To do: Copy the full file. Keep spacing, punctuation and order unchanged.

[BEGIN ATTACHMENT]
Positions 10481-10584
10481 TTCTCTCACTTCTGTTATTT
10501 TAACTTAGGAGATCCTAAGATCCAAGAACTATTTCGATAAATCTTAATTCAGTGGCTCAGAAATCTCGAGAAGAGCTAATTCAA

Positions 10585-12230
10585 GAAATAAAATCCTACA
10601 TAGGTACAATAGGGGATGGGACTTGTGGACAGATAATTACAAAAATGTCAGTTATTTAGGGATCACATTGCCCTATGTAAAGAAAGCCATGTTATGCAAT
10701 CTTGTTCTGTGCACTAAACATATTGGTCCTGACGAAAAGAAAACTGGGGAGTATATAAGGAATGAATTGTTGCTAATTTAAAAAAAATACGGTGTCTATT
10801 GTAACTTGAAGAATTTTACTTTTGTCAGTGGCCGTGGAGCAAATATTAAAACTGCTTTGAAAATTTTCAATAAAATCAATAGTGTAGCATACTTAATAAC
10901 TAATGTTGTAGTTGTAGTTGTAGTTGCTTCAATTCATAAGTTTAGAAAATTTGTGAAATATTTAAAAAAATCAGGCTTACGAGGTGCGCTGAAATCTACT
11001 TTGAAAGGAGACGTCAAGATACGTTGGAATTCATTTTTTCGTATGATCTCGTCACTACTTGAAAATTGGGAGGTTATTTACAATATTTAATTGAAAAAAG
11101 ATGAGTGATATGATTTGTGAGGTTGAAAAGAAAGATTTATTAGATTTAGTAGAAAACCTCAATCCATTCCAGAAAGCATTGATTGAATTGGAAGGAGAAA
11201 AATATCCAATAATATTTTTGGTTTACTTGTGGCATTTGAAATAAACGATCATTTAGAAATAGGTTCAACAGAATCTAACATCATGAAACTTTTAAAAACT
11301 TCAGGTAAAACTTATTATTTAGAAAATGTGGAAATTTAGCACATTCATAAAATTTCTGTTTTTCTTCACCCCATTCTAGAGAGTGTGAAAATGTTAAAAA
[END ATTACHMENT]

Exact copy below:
Positions 10481-10584
10481 TTCTCTCACTTCTGTTATTT
10501 TAACTTAGGAGATCCTAAGATCCAAGAACTATTTCGATAAATCTTAATTCAGTGGCTCAGAAATCTCGAGAAGAGCTAATTCAA

Positions 10585-12230
10585 GAAATAAAATCCTACA
10601 TAGGTACAATAGGGGATGGGACTTGTGGACAGATAATTACAAAAATGTCAGTTATTTAGGGATCACATTGCCCTATGTAAAGAAAGCCATGTTATGCAAT
10701 CTTGTTCTGTGCACTAAACATATTGGTCCTGACGAAAAGAAAACTGGGGAGTATATAAGGAATGAATTGTTGCTAATTTAAAAAAAATACGGTGTCTATT
10801 GTAACTTGAAGAATTTTACTTTTGTCAGTGGCCGTGGAGCAAATATTAAAACTGCTTTGAAAATTTTCAATAAAATCAATAGTGTAGCATACTTAATAAC
10901 TAATGTTGTAGTTGTAGTTGTAGTTGCTTCAATTCATAAGTTTAGAAAATTTGTGAAATATTTAAAAAAATCAGGCTTACGAGGTGCGCTGAAATCTACT
11001 TTGAAAGGAGACGTCAAGATACGTTGGAATTCATTTTTTCGTATGATCTCGTCACTACTTGAAAATTGGGAGGTTATTTACAATATTTAATTGAAAAAAG
11101 ATGAGTGATATGATTTGTGAGGTTGAAAAGAAAGATTTATTAGATTTAGTAGAAAACCTCAATCCATTCCAGAAAGCATTGATTGAATTGGAAGGAGAAA
11201 AATATCCAATAATATTTTTGGTTTACTTGTGGCATTTGAAATAAACGATCATTTAGAAATAGGTTCAACAGAATCTAACATCATGAAACTTTTAAAAACT
11301 TCAGGTAAAACTTATTATTTAGAAAATGTGGAAATTTAGCACATTCATAAAATTTCTGTTTTTCTTCACCCCATTCTAGAGAGTGTGAAAATGTTAAAAA